Spousal Support

Spousal support–also known as alimony or maintenance–is financial support paid from one spouse to another following a separation or divorce. Not every divorce involves a spousal support order, yet when one spouse requests support, it can bring contention into the divorce process.

When two people get married, it is often natural to combine finances. A lower-earning spouse may rely on their higher-earning spouse’s salary to maintain their lifestyle or even to simply pay for basic expenses. This is often the case when one spouse decides to quit working or work part-time in order to care for children. That spouse sacrifices important work experience and training to contribute in other, non-financial yet valuable ways. However, in the event of a divorce, that spouse can be left with no way to pay for housing, food, or other expenses. The laws and the courts in Arizona consider non-financial contributions to a household to be as important as financial support and do not believe that a spouse should be punished for putting a career path on hold to care for the family. For this reason, courts will award alimony in certain situations.

Types of Spousal Support

Arizona courts can award spousal support for many different reasons and the amount and duration of the support can vary depending on the circumstances of each case. The following are some examples of types of alimony in Arizona:

  • Spousal support during the divorce proceedings (“pendente lite”) — This support order solely applies during the separation and a new order will be issued in the final divorce decree.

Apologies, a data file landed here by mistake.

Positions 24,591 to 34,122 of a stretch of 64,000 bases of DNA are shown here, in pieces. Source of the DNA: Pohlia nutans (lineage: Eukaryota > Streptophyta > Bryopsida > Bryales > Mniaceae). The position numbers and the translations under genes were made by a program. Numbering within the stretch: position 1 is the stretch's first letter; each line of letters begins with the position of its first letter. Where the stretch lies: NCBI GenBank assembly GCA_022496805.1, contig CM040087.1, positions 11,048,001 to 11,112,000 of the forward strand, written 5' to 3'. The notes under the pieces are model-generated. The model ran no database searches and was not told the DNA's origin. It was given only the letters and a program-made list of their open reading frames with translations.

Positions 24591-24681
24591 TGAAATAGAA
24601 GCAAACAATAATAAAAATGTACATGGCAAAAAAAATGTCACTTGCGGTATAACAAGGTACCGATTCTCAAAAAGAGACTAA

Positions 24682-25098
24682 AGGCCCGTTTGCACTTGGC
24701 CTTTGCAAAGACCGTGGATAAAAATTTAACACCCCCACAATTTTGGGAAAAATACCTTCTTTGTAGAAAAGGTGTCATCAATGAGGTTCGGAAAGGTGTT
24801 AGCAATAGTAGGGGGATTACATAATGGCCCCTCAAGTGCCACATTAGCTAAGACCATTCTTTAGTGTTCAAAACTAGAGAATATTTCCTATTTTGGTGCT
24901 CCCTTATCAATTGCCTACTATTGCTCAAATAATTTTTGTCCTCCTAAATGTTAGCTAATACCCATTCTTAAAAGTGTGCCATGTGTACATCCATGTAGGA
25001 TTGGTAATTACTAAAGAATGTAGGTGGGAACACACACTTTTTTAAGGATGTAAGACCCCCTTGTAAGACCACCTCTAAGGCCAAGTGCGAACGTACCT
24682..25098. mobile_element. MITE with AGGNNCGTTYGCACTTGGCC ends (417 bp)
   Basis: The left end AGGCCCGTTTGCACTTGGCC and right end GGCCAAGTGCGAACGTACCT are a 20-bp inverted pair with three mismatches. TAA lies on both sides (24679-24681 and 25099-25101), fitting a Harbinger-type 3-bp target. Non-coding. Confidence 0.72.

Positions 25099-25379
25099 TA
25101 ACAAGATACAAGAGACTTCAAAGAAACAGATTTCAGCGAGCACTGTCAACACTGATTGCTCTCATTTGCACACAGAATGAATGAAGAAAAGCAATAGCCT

• Limited spousal support — The type of support is intended to compensate a spouse who made significant contributions to the other spouse’s higher education or career advancement.
  • Rehabilitative spousal support — This alimony is meant to temporarily provide support so that a spouse who was out of the workforce can gain the education, training, or skills needed to build their earning capacity and secure employment to support themselves.
  • Permanent spousal support — Permanent support has no end date and is rarely awarded in modern times. Often, permanent spousal support is only awarded in long-term marriages in which one spouse is unable to work due to age, illness, or disability.

Factors Considered in Alimony Determinations

Courts consider many different factors when deciding whether to award spousal support, how much to award, and for how long the payments should continue. The following are only some of the many factors that may come into play:

  • Whether a spouse does not have enough assets to support themselves following the divorce
  • Whether a spouse is unable to be find suitable work to be self-sufficient
  • How long the marriage lasted
  • The standard of living enjoyed during the marriage
  • Whether one spouse contributed to the other’s educational or professional opportunities
  • The comparative earning power of the spouses
  • The spouse’s ability to pay alimony
  • Whether awarding more marital property will help the spouse support themselves
  • Whether either spouse engaged in excessive or irresponsible spending
  • Any domestic abuse, infidelity, or other actions of a spouse

The court will also consider any other relevant circumstance that may or may not warrant spousal support.

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